Other international organizations have already raised the alarms to secure the integrity of subsea networks.
Critical infrastructure plans
In several countries these initiatives are changing the regulatory framework for installing and operating a submarine cable. This trend is upward.
However, policymakers forget to tackle the abovementioned risks, which are prevalent in the subsea telecommunication industry. Most of these new national security plans rely on the role of the cable owner as the first line of defense against reckless fishermen, but clearly fail to help telecommunication companies to effectively identify the authors of a cable cut.
Of course, it would be unreasonable to require developing countries’ navies to adopt in such critical infrastructure plans a 24/7 air or naval surveillance.
In such plans, we propose that governments commit to inform the affected cable owner, within 24 hours of an outage, which vessels were near the damaged cable at the specific time, based on information from AIS/VMS and other tracking systems (i.e., radars).
This fast-track procedure should also include the possibility to rapidly aboard the ship to obtain various evidence, such as logbooks, reports and testimonies of deck officers on duty.
The rest of the steps, such as the arrest of the ship, could be carried out as usual by the affected cable owner. This approach, apart from increasing the likelihood of obtaining damage compensation, will also increase the effectiveness of the dissuasive effect, which would be now seriously weighted by the P&Is.
With these basic measures, we believe that the telecommunication industry will have some additional pragmatic tools to ensure that the long arm of the law also reaches the seas.
Before any damage compensation is awarded, it is important to keep in mind that any owner of a submarine cable must comply with national regulations and be prepared to be challenged in court on these issues. If licenses, permits and concessions are in order, there is a better chance of expediting these negotiations or legal proceedings against ship owners and their P&Is.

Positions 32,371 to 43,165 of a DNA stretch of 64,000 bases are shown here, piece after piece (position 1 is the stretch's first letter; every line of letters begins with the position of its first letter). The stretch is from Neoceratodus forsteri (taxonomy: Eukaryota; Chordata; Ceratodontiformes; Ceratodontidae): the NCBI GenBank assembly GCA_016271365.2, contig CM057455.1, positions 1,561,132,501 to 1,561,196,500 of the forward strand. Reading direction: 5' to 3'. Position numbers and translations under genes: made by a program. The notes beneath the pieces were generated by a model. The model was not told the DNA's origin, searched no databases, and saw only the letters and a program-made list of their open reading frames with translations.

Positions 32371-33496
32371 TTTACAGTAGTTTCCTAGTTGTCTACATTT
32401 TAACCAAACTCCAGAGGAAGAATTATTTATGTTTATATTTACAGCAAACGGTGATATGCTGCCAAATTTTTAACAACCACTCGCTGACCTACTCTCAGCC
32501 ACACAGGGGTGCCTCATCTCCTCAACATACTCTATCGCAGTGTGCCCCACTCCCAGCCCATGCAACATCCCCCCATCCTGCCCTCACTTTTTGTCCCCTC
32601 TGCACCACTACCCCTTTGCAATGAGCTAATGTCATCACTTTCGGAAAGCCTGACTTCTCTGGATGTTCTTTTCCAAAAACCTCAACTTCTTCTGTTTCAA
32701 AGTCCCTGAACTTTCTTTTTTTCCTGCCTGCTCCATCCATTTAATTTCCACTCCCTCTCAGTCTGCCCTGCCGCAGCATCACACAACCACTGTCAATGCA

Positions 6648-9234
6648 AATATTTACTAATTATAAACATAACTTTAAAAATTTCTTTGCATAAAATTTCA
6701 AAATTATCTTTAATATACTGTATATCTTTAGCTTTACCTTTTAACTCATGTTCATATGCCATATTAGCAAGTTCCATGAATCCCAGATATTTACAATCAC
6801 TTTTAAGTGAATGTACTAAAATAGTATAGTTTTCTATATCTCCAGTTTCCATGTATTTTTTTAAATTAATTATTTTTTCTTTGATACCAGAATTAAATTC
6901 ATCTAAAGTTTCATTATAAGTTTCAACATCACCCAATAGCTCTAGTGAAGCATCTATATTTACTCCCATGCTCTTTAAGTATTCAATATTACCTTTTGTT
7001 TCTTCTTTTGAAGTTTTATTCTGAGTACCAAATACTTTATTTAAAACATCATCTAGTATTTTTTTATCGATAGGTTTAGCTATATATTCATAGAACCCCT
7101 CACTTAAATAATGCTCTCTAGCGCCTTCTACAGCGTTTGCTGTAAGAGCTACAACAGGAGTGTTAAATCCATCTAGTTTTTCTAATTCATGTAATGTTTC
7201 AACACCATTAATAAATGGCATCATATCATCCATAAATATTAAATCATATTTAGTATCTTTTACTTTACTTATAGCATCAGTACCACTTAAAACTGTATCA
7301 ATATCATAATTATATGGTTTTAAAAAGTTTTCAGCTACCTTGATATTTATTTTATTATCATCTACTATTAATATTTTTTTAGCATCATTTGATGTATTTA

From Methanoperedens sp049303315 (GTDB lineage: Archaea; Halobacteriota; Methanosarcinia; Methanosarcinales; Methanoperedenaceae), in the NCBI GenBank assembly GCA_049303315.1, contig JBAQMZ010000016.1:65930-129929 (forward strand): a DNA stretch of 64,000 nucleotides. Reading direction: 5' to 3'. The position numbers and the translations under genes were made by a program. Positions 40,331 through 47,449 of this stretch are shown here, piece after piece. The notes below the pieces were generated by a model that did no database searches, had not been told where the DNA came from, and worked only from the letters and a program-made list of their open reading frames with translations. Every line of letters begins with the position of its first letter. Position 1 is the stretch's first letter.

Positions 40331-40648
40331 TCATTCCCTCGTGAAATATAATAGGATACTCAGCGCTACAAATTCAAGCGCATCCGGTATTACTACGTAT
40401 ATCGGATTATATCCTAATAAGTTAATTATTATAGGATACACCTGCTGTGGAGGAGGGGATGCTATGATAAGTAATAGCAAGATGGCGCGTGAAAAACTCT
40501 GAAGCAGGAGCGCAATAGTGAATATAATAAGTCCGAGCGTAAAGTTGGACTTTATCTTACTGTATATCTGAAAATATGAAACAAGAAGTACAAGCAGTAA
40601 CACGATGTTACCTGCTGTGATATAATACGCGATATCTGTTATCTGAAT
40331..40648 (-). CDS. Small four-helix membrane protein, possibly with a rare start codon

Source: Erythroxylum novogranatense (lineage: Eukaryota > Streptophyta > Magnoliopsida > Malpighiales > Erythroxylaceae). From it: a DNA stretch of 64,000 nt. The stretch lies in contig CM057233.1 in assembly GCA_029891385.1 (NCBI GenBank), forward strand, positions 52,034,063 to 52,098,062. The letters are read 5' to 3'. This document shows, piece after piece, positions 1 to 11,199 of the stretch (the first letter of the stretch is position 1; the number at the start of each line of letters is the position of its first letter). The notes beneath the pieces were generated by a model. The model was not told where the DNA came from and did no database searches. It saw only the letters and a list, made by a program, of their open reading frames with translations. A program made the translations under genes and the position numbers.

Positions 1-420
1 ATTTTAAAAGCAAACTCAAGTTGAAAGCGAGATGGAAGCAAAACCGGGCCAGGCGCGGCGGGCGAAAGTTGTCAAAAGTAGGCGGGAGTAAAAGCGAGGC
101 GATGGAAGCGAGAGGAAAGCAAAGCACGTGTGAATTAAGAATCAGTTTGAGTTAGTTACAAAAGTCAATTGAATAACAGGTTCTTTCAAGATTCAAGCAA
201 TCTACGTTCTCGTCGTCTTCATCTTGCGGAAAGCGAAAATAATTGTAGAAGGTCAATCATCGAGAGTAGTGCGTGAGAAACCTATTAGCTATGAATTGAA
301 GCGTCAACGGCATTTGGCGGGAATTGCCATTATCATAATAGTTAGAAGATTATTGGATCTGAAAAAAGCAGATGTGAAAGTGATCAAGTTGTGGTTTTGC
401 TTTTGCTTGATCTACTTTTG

Accordingly, telecommunications companies should be very well acquainted with the various maritime planning initiatives underway where their submarine cables are laid. While these plans are intended to protect the marine environment where submarine cables are innocuous, they also protect a country's sovereignty, prevent seabed congestion and ensure the safety of the vessels.
The vast majority of submarine cable faults can be prevented with further education and a good response from the affected cable owners. Damage claims against the authors of cable faults is a key tool to increase the dissuasive effect and avoid further accidents.
Therefore, governments should be consistent with their critical infrastructure plans and actively collaborate with cable owners in identifying suspect vessels to preserve their own digital sovereignty.
Andrés Fígoli is an experienced international commercial dispute resolution lawyer at Fígoli Consulting. Mr. Fígoli graduated in 2002 from the Law School of the University of the Republic (Uruguay), holds a Master of Laws (LLM) from Northwestern University, and has worked on submarine cable cases for almost 21 years in a major wholesale telecommunication company. He also served as Director and Member of the Executive Committee of the International Cable Protection Committee (2015-2023).
This article was first published in SubTel Forum Magazine #129 – Finance & Legal, March 2023.